St. Louis, Missouri - A federal grand jury returned an indictment charging Alan Gaines, a Missouri resident, with participating in a conspiracy to rig bids submitted to the General Services Administration (GSA) at online auctions for surplus government equipment, the Department of Justice announced.

According to the indictment filed in the U.S. District Court in Minneapolis, Gaines conspired to rig bids at public online GSA auctions of surplus government equipment from about July 2012 until as late as May 2018.  Gaines is the third individual charged in this investigation.  Two co-conspirators, Marshall Holland and Igor Yurkovetsky, previously pleaded guilty in the investigation.

“Rigging bids at government auctions cheats taxpayers out of the benefits of competition and steals from the public purse,” said Assistant Attorney General Makan Delrahim of the Department of Justice.  “This indictment affirms the Division’s commitment to safeguarding online markets and holding to account individuals who rig bids.”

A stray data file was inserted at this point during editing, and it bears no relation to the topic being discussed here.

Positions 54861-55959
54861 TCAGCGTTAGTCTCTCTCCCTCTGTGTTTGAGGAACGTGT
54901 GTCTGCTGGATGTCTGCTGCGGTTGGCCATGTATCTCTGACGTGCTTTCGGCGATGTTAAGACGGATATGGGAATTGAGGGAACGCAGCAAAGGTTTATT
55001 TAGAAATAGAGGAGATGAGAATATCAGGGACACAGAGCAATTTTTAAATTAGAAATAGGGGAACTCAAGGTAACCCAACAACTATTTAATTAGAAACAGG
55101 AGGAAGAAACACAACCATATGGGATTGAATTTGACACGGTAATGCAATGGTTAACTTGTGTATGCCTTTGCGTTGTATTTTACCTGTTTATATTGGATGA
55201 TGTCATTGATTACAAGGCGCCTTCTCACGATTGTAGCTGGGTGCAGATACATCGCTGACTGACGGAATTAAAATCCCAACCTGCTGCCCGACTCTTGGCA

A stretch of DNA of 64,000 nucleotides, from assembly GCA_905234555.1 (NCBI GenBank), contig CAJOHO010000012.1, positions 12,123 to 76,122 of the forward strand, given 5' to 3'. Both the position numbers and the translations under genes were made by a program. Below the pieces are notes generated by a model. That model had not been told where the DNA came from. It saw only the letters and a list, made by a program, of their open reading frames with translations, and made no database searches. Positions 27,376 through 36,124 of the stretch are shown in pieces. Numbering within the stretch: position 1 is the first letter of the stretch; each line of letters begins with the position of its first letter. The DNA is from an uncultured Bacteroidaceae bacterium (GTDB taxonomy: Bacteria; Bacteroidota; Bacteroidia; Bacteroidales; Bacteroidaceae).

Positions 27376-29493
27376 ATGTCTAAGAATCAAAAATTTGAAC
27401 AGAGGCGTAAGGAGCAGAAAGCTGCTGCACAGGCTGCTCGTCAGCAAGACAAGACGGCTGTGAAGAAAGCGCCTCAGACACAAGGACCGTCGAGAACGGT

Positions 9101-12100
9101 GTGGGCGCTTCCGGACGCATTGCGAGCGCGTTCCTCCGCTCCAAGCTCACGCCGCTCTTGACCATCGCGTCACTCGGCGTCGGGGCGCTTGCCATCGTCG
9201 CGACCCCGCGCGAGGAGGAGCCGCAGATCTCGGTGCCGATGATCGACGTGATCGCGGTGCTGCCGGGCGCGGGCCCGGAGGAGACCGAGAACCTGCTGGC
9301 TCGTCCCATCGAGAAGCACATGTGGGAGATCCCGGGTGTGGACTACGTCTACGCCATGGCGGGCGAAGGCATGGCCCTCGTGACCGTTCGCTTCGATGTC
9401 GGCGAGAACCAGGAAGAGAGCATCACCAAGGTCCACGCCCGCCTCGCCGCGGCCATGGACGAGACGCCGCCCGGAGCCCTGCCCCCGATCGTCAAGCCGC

“The general public deserves a level playing field when doing business with the government,” said GSA Inspector General Carol Ochoa.  “GSA OIG is committed to prosecuting individuals who corrupt the system put in place for fair and competitive bidding.”

The GSA operates GSA Auctions, which offers the general public the opportunity to bid electronically on a wide variety of federal assets, including computer equipment that is no longer needed by government agencies. GSA Auctions sells that equipment via its online auctions, and the proceeds of the auctions are distributed to the government agencies or the U.S. Treasury general fund.  According to the charge, the primary purpose of the conspiracy was to suppress and eliminate competition.  Additionally, the co-conspirators obtained the equipment by agreeing which co-conspirators would submit bids for particular lots offered for sale by GSA Auctions and which co-conspirator would be designated to win a particular lot.

Gaines is charged with violating the Sherman Act, which carries a maximum penalty of 10 years in prison and a $1 million criminal fine for individuals.  The maximum fine may be increased to twice the gain derived from the crime or twice the loss suffered by the victims of the crime, if either of those amounts is greater than the statutory maximum fine.  An indictment merely alleges that crimes have been committed, and all defendants are presumed innocent until proven guilty beyond a reasonable doubt.

The ongoing investigation into bid rigging at GSA auctions is being conducted by the Antitrust Division’s Chicago Office and the GSA Office of Inspector General’s Great Lakes Regional Investigations Office in Chicago, Illinois.